Giro d'Italia turns up the heat before final week

Richard Carapaz douses himself with water
Richard Carapaz douses himself with water (Image credit: Getty Images)

Every one of the 164 riders still in the Giro d'Italia suffered in the heat on the road to Genoa as the summer weather intensified and promised to cook the riders day after day into the third week.

The riders faced temperatures close to 30°C all day as they crossed from Emilia Romagna into Liguria, with the Mediterranean coast offering little respite or cool breezes.

Many riders were covered in white salt marks on their jerseys and shorts after sweating out litres of fluids during the 204km ride from Parma to Genoa. While the joy of victory eased Stefano Oldani's pain, everyone looked fatigued beyond the finish line. They have raced for 12 stages but face a further nine race days, including a mountainous final week, before reaching the finish in Verona.

After finishing 14th, Edoardo Zardini of Drone Hopper-Androni Giocattoli had the thousand-yard stare of someone who had given his all in the breakaway but failed to land a result. Wilco Kelderman (Bora-Hansgrohe) pulled back more than eight minutes and rose to 13th overall but he was not convinced it was worth the effort, knowing he could pay for it in this weekend's hilly stage around Torino and then into the Alps to Cogne on Sunday.

Weather forecasts predict similarly hot days in the saddle until the Giro d'Italia climbs high into the central Italian Alps on stage 16 to Aprica next Tuesday. The heat will turn up the suffering for at least the next three stages with temperatures of 21°C even in Aprica at an altitude of 1173 metres. On the valley road to Cuneo on Friday, temperatures will be up to 30°C and stay there for Saturday's stage in the hills near Turin. The riders face a hot 90km on Sunday before finally climbing into the cooler air of the Alps for the finish in Cogne.  

Although the peloton with all of the overall contenders finished 9:08 down on Oldani in Genova and raced at a steadier pace, they were all hot and tired after another 200km stage.

With the team buses close to the final kilometre point, at the bottom of the rising finish in central Genoa, riders quickly grabbed drinks from their soigneurs then turned around and rode off quickly to cool down, freshen up and begin their recovery for Friday's stage.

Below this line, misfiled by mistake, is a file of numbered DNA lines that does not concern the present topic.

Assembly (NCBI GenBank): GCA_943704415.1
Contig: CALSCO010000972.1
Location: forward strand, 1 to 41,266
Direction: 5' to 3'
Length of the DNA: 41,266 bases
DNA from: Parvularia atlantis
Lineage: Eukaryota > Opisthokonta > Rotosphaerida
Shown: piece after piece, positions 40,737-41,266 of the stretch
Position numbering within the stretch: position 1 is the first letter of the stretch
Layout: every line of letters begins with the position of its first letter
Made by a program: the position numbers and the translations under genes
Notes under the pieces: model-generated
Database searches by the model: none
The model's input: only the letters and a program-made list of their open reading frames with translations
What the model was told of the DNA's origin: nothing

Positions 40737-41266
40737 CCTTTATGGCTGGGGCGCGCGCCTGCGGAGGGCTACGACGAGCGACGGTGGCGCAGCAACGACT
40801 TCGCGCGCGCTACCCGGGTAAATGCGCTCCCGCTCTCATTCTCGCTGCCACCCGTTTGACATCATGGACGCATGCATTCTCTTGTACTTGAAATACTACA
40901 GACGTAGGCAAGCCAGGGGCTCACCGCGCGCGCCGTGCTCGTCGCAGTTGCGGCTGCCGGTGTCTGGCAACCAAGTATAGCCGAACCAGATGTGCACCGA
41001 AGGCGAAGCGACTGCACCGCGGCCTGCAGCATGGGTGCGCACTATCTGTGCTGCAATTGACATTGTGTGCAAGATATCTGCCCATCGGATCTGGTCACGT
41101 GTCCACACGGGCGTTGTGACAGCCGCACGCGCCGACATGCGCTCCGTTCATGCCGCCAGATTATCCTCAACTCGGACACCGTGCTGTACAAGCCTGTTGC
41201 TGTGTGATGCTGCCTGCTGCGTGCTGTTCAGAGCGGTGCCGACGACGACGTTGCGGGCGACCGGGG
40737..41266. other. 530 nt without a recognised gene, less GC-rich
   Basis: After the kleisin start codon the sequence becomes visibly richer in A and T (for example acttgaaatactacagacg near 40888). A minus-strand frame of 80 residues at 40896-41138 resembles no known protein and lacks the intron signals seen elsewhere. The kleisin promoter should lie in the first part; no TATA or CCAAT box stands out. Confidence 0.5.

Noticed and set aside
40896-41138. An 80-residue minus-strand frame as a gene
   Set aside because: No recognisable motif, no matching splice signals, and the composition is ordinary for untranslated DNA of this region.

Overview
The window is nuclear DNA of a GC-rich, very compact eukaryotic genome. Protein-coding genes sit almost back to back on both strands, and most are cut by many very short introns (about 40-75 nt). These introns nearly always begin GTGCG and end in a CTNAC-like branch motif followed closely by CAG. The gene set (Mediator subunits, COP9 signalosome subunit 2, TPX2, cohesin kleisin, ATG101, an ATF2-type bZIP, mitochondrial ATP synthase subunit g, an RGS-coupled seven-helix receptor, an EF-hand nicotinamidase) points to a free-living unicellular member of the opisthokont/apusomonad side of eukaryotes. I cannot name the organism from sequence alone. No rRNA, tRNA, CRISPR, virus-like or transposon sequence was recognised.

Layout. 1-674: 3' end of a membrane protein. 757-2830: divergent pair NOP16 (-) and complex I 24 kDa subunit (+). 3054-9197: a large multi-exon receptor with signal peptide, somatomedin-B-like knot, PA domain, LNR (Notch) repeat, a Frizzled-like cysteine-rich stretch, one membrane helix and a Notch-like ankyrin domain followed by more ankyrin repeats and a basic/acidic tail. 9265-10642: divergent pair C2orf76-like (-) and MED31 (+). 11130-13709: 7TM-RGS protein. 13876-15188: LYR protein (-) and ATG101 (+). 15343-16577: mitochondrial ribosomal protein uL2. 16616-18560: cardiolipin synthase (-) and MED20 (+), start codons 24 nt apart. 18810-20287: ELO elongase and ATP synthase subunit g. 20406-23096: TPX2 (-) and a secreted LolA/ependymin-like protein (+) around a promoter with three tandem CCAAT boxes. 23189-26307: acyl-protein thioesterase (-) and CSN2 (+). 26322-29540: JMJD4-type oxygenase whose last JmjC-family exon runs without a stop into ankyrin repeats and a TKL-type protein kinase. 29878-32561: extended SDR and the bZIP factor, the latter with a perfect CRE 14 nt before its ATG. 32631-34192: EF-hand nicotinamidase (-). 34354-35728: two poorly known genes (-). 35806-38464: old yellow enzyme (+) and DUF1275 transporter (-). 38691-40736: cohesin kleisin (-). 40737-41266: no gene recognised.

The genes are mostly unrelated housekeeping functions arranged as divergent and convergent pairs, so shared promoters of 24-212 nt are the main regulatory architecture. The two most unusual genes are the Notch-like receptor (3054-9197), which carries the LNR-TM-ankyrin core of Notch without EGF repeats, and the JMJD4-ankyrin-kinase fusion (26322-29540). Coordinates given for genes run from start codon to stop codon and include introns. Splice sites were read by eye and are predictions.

Richard Carapaz was escorted by teammates Ben Swift and Richie Porte, with the Ineos Grenadiers riders keen to get their leader to the team bus as soon as possible. Almost everyone quickly followed them, knowing that they also faced a 100km drive towards Sanremo to get to their hotel for the night.

Mathieu van der Poel and Oscar Riesebeek took a brief deviation into the podium area to congratulate Oldani but then also rode to their team bus. Only the different jersey wearers and those selected for anti-doping had to spend time at the podium area. They were mindful to quickly take on liquids and even solid food to begin their recovery.

Magnus Cort (EF Education-EasyPost) was in the breakaway that decided the stage but was distanced on the final Valico di Trensasco climb after an intense 175km of racing. He eased up and rode in 15:04 down on Oldani, even finishing behind the GC group, as he tried to recover from his effort under the Italian sun.

"It was hot…" the Dane said, explaining the impact of the heat on the race but the benefits of being in the break.

"It can definitely affect everyone, you have to drink so much more," he said.

"In the breakaway it's actually easier to control your feeding because you have easier access to the team car and to ice packs and water bottles to spray on yourself to keep cool."

Cort is known for reviewing his hotel rooms, with a keen eye for the best or worst facilities. The quality of the team hotels can also impact how well or how badly riders recover from the daily racing.  

"For the last two nights we haven't had air conditioning in the room, so we've had some hot nights. Let's hope things get better if the weather stays this hot."

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